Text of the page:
Microsoft Corporation is a public multinational corporation headquartered in Redmond, Washington, USA that develops, manufactures, licenses, and supports a wide range of products and services predominantly related to computing through ... read more »











Microsoft’s Chromecast copycat is more expensive and less functional

Tuesday 23 September 2014 @ 12:18 pm

Microsoft today unveiled a new device that will “cast” your smartphone or tablet’s screen to your television, much like Google’s Chromecast — another way the company is hoping to bait people into using connected gadgets that run Windows.

Microsoft isn’t the only company trying to compete with Chromecast, either. Earlier this year Roku started selling its Roku StickSony launched its Bravia media-sharing stick; and even Mozilla is planning a Firefox OS-powered stick of its own. And then there was the failed attempt by Tivo’s founders to launch a Chromecast competitor.

The dimensions of the new Microsoft Wireless Display Adapter, the company's Chromecast rival.

Above: The dimensions of the new Microsoft Wireless Display Adapter, the company’s Chromecast rival.

So what makes Microsoft’s version different? Well, how about it being pretty lackluster. The device itself, boringly called the Microsoft Wireless Display Adapter, is an HDMI stick is about the size of a USB jump drive and powered via the USB port on your television. The Microsoft Wireless Display Adapter retails for $60, which is more expensive than Google’s $35 stick.

Price is one of the biggest selling points for the Chromecast, because it’s far less expensive than most set-top boxes but allows you to enjoy most of the same perks. The only big reason to go with Microsoft’s device might be because of integration with Windows Phone.

Microsoft’s device also uses Miracast, so you’re actually just mirroring your phone/tablet’s screen on your television. Chromecast, by comparison, streams most of its media directly from the cloud, which means you can still use your other devices while casting media to a TV set.

The device seems like it’s targeted more at the enterprise-level customers rather than regular consumers. I can see someone buying one of these for conference rooms or other business-related facilities with an available TV screen. Outside of that, I don’t know that it’ll be a big seller.

Check out the demo video below for a closer look at Microsoft’s Chromecast competitor, and let us know your thoughts in the comment section.



Microsoft Corporation is a public multinational corporation headquartered in Redmond, Washington, USA that develops, manufactures, licenses, and supports a wide range of products and services predominantly related to computing through ... read more »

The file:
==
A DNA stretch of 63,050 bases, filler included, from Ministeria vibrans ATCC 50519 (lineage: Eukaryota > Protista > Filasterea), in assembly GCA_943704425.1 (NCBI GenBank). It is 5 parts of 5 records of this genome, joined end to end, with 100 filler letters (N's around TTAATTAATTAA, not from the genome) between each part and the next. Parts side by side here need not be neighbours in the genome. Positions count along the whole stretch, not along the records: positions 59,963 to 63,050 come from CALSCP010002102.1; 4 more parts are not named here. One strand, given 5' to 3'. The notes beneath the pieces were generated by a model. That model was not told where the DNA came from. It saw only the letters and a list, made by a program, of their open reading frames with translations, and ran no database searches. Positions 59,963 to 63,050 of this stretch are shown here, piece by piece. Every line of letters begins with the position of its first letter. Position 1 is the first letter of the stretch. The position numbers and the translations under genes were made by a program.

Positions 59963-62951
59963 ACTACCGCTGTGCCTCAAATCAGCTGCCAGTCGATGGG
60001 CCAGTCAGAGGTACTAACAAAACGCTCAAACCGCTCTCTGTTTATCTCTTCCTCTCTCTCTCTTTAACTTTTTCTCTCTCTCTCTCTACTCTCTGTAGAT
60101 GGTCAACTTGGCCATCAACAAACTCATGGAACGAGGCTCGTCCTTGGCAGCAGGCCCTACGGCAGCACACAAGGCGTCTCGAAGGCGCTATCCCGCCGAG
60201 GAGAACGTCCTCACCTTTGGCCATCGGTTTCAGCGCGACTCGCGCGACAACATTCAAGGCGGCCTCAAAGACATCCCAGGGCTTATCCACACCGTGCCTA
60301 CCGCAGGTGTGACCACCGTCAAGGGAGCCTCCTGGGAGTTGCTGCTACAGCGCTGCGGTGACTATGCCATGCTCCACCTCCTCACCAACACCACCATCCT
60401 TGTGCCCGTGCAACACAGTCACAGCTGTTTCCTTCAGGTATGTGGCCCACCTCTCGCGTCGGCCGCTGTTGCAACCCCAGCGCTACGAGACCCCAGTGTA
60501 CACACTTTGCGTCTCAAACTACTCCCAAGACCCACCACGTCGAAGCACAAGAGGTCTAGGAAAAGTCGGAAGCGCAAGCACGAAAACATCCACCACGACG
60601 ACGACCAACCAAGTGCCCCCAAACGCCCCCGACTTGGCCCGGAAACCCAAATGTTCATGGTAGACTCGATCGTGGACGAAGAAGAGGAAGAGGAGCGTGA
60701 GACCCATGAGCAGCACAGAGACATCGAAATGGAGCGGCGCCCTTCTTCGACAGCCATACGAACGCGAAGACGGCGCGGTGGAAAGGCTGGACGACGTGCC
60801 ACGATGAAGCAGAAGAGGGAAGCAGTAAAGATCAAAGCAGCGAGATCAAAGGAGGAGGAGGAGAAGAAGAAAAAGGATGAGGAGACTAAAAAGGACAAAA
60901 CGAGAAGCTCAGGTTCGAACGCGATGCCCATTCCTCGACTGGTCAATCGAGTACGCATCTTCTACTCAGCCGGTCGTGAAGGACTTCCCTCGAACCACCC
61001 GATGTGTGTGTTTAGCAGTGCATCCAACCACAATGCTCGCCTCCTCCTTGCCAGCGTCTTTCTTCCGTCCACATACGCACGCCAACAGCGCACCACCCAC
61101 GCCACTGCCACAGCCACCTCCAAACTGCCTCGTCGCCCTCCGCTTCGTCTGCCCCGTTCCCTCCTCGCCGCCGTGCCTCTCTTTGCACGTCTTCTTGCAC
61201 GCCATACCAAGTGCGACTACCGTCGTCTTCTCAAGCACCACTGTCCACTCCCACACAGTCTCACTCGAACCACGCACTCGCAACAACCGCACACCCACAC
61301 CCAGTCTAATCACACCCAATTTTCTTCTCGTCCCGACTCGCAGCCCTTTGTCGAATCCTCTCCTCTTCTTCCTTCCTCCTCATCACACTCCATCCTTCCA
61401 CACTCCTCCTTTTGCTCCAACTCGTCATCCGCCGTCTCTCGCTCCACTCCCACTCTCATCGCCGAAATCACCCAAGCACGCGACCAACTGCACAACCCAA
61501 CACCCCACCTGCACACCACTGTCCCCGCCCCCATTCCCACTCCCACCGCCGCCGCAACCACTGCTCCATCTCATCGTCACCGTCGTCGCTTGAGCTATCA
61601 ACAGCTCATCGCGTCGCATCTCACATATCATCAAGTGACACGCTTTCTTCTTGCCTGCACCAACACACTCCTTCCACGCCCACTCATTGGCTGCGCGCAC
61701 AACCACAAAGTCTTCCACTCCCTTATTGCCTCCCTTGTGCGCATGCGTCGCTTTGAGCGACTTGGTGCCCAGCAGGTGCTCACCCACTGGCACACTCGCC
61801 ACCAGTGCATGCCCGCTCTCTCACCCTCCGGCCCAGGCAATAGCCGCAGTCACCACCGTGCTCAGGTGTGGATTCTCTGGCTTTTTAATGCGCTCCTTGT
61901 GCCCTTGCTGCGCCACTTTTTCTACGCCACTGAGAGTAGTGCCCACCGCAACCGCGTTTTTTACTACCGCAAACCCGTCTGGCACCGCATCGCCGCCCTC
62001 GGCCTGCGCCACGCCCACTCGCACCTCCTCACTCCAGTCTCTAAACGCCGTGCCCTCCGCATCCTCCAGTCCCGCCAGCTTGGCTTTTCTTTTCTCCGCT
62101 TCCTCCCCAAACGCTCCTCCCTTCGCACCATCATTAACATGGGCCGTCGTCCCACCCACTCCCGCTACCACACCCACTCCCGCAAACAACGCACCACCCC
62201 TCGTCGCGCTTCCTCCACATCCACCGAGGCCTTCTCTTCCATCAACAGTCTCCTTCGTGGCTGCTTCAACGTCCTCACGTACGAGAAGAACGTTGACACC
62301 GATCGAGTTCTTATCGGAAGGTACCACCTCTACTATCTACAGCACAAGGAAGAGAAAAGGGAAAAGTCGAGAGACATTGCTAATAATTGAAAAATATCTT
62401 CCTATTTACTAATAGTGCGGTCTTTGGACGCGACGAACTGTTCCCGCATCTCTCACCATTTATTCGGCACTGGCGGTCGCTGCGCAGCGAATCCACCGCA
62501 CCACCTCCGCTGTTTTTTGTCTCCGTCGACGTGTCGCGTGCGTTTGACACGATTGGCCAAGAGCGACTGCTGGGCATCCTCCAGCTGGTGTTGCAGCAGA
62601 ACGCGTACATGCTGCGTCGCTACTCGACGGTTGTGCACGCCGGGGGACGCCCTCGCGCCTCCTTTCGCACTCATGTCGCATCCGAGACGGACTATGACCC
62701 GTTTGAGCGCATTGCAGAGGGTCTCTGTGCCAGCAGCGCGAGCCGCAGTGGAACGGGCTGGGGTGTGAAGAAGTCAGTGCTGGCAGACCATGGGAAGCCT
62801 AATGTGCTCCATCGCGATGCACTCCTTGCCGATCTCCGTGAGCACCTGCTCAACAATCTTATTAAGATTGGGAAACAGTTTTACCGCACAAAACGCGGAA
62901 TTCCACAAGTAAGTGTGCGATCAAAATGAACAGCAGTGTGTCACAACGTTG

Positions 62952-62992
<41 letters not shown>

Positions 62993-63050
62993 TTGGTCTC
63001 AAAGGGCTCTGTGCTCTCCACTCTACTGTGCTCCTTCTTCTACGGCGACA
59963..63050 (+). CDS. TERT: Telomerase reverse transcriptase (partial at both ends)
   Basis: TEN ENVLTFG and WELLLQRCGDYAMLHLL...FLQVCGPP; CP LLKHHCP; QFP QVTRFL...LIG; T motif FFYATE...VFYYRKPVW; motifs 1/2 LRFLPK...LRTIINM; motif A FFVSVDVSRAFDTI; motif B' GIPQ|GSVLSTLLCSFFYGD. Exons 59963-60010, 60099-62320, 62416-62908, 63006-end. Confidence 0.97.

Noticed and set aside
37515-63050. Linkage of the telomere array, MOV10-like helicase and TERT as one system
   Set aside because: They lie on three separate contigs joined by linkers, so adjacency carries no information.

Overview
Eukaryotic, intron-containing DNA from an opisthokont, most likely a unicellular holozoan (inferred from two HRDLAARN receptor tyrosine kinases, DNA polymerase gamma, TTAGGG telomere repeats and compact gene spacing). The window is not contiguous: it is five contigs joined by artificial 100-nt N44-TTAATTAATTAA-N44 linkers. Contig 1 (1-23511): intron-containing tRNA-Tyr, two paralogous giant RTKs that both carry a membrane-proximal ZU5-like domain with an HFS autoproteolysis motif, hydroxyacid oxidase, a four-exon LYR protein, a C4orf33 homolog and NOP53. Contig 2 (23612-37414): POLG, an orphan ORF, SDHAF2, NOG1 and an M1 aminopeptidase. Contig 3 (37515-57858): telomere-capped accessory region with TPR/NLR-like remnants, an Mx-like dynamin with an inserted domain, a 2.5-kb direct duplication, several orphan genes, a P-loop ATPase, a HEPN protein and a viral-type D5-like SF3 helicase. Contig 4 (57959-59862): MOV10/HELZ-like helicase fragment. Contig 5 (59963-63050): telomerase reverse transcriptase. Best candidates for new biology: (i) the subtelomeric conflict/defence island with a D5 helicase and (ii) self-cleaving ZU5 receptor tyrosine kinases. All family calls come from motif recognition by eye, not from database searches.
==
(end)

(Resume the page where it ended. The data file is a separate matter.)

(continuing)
Microsoft strengthens its Azure cloud lineup with faster storage

Monday 22 September 2014 @ 1:50 pm
Microsoft strengthens its Azure cloud lineup with faster storage
Image Credit: Microsoft

One of the leading public clouds around, Microsoft Azure, sees its competitors Google and Amazon adding fast solid-state drives (SSDs) to their servers for running applications. Today it followed suit.

The new D-Series of virtual machines — slices of physical servers — in Azure come with SSDs, rather than hard-disk drives, to store and serve up data, according to a blog post. And they come packed with hefty memory capacity as well.

The D14 instance will boast 112 GB of memory and 800 GB of SSD storage at a price of $2.611 per hour in the U.S. East region, starting on January 1.

The question is whether developers will choose Microsoft for their applications when Amazon Web Services lead the market and Google is coming up quickly.

Amazon and Google both pack memory and SSD-backed instances. On the price point, Microsoft has previously committed to being competitive with Amazon on price. But Google executives have expressed a pricing vision more in line with consistent increases in computing power over time, rather than simply following whatever Amazon does. So now the question is how Microsoft responds to price pressure from Google, even with this new memory- and storage-heavy cloud infrastructure.



Microsoft Corporation is a public multinational corporation headquartered in Redmond, Washington, USA that develops, manufactures, licenses, and supports a wide range of products and services predominantly related to computing through ... read more »